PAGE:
Before the lockdown, the Military Ombudsman mostly dealt with complaints from members about their conditions of service.
After Khosa died, SAPS, IPID and an SANDF board of inquiry opened investigations but not a single state institution came to interview Montsha or other witnesses or medically examine them to verify their allegations of assault.
The Khosa family went to court calling for a proper investigation and to ensure human rights were at the centre of the authorities' enforcement operation during the lockdown. It faced an uphill battle.
The Constitutional Court said the matter wasn't within its jurisdiction and in the North Gauteng High Court, SAPS and SANDF leaders said they had condemned reported abuses, that there were clear directives on how members should uphold citizens' rights and use minimum force. Where mistakes happen, they said, people can report them for investigation.
“One cannot have a scenario where you have 78,000 soldiers deployed on the streets told that they should enforce the lockdown regulations and never told how to,” rallied advocate Tembeka Ngcukaitobi for the family.
Judge Hans Fabricius issued a scathing judgment against the authorities, suggesting the deployment was cavalier and leaders of the SANDF, SAPS and executive had failed to ensure that members upheld the law or took complaints of abuse seriously.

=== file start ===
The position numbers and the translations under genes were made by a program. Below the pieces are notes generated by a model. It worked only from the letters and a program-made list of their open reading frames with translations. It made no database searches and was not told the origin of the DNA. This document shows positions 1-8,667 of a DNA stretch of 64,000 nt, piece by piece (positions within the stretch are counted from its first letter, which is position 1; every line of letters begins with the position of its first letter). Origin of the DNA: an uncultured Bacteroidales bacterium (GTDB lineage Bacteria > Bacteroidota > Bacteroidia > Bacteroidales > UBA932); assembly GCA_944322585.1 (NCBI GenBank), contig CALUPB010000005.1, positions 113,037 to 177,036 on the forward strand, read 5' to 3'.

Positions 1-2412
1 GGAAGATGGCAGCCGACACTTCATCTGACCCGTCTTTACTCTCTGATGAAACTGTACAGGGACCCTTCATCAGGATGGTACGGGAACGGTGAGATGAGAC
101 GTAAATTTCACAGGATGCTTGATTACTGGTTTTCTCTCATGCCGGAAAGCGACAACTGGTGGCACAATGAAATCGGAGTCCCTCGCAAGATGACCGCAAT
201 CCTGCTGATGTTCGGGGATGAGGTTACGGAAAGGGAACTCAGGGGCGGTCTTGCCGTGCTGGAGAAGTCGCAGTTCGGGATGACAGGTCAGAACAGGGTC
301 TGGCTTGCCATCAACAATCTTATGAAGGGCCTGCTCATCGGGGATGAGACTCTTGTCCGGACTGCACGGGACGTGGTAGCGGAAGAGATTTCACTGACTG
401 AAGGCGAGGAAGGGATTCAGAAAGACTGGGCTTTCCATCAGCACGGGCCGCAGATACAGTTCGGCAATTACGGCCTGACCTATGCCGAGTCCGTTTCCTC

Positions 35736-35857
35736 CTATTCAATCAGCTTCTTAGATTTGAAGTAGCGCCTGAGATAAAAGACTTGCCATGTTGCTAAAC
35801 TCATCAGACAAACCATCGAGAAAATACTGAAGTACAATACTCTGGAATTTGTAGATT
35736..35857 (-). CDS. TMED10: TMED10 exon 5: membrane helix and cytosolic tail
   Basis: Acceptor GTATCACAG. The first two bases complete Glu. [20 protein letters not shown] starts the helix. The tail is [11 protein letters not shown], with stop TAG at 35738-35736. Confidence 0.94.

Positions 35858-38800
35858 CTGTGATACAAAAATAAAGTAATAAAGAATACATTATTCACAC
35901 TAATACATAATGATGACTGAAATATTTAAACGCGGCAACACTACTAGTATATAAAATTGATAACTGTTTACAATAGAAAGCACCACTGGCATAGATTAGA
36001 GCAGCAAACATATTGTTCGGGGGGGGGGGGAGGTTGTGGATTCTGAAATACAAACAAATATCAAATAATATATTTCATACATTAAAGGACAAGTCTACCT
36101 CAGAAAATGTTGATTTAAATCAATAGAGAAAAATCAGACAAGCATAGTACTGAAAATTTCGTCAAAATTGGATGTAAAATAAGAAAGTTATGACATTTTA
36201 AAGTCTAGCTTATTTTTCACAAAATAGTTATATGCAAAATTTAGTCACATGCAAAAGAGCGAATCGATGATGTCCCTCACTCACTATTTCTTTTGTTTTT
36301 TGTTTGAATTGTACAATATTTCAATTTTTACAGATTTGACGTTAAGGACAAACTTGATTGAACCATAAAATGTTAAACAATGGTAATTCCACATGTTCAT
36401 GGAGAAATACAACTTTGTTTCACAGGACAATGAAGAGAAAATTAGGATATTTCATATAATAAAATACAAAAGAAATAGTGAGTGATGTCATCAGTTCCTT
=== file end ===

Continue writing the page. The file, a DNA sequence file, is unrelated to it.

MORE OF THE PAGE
He said comments, such as those from Mapisa-Nqakula, “appear to defend and downplay, if not encourage the use of force”, in effect giving soldiers powers of punishment, which only the courts have.
Training was “solely inadequate”, said the court and a joint code of conduct between SAPS and the SANDF should have been issued, as well as detailed guidelines on the use of force. Fabricius ordered the authorities to establish a “freely accessible mechanism” to report abuses because IPID and the Military Ombudsman were inadequate to handle cases during the lockdown.
“We are a constitutional democratic Republic and it is essential that this be repeatedly brought to the attention of the security forces.”
The court declared that rights to dignity, life and not to be tortured must be respected during the lockdown. Members of society “are not objects, or subjects of some higher authority be it the President or the executive or the National Command Council,” said Fabricius.
“It is an ironic thought having regard to the history of this country that the very institutions that have been created to safeguard and protect the population from crime and violence, are the very persons who now fail to impose the appropriate internal remedies against the transgressors, but have the audacity to tell a court that it has no function in the matter and ought not even to hear it.”
The remarkable court order is intended to prevent further abuse. Nomsa Montsha welcomed the ruling but said it won't bring Khosa back. The family is suing the state for damages and the court has ordered the authorities to file their investigations into his death by 4 June 2020.
The 40-year-old was buried in Mawa, near Tzaneen, on 18 April.
“He can't just be killed and it means nothing,” his brother Lasta Khosa was quoted as saying at the funeral. “What are we going to do with his children?” DM